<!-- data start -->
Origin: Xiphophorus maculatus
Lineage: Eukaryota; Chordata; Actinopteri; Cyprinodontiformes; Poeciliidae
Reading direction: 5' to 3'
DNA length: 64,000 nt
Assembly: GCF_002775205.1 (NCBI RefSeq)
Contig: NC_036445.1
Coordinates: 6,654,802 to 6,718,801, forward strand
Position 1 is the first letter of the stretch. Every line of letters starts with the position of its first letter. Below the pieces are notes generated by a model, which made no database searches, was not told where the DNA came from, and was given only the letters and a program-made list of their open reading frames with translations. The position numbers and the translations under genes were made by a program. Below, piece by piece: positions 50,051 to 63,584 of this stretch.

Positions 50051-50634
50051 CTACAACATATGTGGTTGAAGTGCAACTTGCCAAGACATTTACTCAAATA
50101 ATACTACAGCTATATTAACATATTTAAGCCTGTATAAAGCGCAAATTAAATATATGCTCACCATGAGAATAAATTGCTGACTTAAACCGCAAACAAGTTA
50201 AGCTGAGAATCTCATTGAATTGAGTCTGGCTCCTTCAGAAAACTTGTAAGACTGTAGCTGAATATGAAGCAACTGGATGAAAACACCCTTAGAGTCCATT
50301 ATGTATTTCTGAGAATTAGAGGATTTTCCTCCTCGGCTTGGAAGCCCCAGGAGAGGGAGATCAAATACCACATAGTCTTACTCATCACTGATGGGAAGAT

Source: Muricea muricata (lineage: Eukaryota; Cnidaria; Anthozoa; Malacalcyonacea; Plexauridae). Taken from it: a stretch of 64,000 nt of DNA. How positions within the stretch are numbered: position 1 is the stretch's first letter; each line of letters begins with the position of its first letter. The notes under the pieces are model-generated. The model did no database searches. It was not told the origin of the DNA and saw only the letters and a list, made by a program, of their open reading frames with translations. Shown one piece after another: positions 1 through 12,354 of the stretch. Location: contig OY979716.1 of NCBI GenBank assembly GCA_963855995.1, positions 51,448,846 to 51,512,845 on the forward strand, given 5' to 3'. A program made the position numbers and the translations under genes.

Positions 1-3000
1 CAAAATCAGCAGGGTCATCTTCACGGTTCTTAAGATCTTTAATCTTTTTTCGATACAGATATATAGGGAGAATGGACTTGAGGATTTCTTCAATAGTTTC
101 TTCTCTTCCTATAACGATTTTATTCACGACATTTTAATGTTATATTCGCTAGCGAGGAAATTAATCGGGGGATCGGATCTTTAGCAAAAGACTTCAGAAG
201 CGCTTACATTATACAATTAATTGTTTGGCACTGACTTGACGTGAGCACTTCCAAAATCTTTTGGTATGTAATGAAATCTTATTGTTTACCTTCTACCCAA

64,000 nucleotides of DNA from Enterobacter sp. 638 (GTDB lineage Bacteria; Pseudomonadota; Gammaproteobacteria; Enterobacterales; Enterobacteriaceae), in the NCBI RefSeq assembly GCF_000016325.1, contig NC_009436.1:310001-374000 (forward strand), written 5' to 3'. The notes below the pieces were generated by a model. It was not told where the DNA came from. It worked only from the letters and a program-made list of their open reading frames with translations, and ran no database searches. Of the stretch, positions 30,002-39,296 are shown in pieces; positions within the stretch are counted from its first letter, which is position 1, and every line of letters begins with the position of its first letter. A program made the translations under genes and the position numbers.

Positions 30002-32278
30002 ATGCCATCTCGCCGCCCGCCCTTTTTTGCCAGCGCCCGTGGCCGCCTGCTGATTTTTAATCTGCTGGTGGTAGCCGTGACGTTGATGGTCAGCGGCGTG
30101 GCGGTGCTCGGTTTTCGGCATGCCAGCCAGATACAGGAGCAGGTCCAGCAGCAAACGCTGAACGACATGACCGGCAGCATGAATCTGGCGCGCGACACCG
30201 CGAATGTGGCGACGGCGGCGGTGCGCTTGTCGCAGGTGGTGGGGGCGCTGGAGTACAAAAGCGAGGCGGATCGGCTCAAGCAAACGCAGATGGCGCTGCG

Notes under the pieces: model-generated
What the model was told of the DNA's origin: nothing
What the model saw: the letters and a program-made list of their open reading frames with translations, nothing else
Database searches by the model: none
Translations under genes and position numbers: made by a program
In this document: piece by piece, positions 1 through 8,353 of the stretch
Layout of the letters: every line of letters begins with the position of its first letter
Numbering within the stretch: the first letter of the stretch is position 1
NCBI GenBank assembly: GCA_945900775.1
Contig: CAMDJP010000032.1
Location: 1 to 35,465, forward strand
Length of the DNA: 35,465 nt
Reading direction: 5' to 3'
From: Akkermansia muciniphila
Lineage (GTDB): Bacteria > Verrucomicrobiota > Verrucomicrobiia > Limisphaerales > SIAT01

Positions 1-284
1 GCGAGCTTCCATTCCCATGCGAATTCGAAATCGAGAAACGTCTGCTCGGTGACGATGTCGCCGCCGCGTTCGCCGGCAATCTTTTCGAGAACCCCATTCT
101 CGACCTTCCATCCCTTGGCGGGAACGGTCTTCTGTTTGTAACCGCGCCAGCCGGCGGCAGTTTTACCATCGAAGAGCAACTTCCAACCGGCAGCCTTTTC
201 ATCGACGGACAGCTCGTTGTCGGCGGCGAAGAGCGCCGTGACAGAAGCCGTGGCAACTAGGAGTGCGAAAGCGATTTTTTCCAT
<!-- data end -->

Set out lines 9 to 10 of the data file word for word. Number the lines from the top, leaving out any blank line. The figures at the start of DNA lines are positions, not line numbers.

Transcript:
Positions 50051-50634
50051 CTACAACATATGTGGTTGAAGTGCAACTTGCCAAGACATTTACTCAAATA